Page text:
On a sailboat it can help with leeway, rig/keel balance, aiming the centerline to permit getting the best sail trim, and as Yves-Marie Tanton indicates at the top of the posts below: in case the rudder falls off, or to reduce the autopilot load.  It can also remedy small keel/rig imbalance in the design. (I don't see how it would facilitate shallow draft.)

Sailboats don't often want to brake but trimming the sails to turn one way and the trim tab the other has the same effect as a speedbrake flap on a glider: for landing, Lift is decreased and Drag is increased, no worry on stalling - a glider's stall-speed is inherently so low.

Many Lift advantages.  But the vertical circulation vortex (not the tip-vortex) which in a sense is the Lift, also has the Drag component which aircraft use to land, and which slows the sailboat as well.

Also detracting from the keel Lift are the trim tab's reduction in the effective height of that vortex sheet by height of the gudgeon&pintle at the base, any kick-up of the aft tip to protect the trim tab from grounding, and any gap opened at the top of the trim tab when it swings off the CL.  Not much effect on a deep keel, more significant loss the shallower the effective keel height.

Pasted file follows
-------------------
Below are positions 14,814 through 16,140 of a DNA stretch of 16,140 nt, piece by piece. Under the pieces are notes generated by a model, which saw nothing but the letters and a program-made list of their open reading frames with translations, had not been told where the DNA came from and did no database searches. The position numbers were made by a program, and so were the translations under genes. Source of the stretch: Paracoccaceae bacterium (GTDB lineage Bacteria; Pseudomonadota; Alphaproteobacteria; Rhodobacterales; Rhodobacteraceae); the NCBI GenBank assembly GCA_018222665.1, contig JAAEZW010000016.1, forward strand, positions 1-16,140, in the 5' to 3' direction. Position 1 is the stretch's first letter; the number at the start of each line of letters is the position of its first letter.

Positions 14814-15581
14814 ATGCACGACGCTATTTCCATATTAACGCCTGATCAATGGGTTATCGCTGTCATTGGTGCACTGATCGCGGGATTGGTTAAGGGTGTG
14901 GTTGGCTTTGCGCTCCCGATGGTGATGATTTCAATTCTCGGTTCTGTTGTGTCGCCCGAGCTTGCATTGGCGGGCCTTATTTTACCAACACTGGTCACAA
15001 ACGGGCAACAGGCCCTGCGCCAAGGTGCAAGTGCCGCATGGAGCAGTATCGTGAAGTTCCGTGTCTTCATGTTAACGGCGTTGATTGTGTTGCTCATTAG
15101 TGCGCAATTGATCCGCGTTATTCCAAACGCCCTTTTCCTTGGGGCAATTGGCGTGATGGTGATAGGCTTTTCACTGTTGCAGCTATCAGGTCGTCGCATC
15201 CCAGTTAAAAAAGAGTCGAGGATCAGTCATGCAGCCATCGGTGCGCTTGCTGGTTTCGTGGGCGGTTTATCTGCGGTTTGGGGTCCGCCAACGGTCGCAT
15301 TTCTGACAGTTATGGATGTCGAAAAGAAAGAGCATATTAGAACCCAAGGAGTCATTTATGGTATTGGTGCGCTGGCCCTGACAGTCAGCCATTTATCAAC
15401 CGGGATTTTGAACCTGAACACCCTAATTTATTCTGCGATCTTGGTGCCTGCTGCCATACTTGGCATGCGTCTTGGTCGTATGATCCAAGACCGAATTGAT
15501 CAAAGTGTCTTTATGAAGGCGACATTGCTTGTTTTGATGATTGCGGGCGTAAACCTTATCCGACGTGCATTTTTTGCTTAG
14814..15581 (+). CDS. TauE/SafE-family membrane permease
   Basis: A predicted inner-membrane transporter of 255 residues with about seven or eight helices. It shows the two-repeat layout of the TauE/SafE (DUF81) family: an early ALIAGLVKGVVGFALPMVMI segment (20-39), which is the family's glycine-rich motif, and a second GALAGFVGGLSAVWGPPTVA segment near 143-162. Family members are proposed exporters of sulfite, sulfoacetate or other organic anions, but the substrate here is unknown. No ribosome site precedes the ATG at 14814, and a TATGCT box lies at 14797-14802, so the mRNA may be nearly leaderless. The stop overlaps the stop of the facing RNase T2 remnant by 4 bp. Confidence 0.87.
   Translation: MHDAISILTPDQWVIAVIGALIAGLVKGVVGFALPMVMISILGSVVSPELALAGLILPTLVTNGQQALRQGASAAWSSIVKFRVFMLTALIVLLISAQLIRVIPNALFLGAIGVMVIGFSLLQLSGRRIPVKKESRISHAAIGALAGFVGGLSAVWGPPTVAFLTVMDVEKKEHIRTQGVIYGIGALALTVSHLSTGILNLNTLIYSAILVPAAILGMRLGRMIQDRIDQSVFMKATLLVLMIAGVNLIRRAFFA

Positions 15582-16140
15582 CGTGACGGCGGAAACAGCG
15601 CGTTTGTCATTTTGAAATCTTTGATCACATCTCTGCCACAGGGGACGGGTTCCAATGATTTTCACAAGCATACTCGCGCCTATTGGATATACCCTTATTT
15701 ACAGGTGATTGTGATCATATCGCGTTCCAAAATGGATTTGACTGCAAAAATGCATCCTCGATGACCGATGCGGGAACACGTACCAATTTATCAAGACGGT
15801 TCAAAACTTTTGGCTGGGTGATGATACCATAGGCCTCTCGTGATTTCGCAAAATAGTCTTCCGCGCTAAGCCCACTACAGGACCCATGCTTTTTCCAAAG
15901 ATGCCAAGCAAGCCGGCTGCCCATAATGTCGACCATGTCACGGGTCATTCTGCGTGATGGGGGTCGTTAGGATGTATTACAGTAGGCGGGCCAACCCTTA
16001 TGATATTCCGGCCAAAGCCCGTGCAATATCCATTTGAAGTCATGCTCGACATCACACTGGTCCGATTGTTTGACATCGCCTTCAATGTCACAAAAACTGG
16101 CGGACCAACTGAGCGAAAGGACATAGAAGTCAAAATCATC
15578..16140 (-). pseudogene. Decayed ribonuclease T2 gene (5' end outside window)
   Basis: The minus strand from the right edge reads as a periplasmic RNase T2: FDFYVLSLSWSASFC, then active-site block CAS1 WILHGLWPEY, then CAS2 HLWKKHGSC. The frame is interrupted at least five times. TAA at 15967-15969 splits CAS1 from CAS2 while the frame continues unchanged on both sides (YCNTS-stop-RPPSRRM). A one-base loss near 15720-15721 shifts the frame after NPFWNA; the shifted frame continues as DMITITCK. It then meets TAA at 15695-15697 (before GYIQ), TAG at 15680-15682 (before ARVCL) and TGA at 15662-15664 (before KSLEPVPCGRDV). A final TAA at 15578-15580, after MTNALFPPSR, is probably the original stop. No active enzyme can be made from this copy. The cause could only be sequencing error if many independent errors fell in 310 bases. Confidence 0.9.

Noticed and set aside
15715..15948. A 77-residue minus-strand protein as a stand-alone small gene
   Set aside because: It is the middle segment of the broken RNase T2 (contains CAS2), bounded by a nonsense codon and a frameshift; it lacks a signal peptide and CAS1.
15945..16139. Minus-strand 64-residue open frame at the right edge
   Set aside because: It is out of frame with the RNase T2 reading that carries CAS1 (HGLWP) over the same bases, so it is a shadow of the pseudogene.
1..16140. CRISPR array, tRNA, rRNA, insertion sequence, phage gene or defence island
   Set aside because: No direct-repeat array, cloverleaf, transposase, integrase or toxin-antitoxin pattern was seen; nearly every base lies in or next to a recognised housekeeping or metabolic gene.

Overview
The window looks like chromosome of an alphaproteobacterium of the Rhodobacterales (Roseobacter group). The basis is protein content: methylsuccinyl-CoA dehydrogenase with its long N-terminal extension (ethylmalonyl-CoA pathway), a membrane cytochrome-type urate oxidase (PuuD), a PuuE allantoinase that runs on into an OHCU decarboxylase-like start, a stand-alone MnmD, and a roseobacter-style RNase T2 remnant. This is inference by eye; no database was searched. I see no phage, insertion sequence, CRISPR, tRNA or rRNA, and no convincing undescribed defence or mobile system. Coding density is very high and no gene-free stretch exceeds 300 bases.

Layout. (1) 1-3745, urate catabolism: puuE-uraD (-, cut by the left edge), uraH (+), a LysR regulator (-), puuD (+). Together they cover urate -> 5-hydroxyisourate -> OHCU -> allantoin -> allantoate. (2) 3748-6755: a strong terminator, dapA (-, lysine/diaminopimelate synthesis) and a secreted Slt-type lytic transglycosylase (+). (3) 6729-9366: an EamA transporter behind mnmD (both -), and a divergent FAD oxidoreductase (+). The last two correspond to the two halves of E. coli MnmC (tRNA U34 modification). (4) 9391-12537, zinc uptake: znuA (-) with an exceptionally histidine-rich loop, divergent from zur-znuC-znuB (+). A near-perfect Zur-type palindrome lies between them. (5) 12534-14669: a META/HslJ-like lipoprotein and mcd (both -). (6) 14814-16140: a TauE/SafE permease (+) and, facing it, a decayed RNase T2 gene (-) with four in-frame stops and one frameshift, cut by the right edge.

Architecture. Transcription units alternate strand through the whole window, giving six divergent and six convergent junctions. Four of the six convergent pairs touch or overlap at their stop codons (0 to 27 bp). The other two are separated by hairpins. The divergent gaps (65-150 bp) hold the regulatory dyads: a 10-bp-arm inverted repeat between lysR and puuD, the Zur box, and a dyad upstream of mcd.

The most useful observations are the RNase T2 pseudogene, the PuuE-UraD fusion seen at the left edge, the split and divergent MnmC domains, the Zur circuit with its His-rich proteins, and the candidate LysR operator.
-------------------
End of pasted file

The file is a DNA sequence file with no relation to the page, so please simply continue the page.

Below you can see the reduction in height for the shallow draft of the boat (sliver of drawing first below), same boat as built shown last below (fuzzy, look close), and on the taller keel in the middle image.

regards,

...


A Simple Example: consider a submarine or an airplane in the shape of a large ring with the same foil shape all around.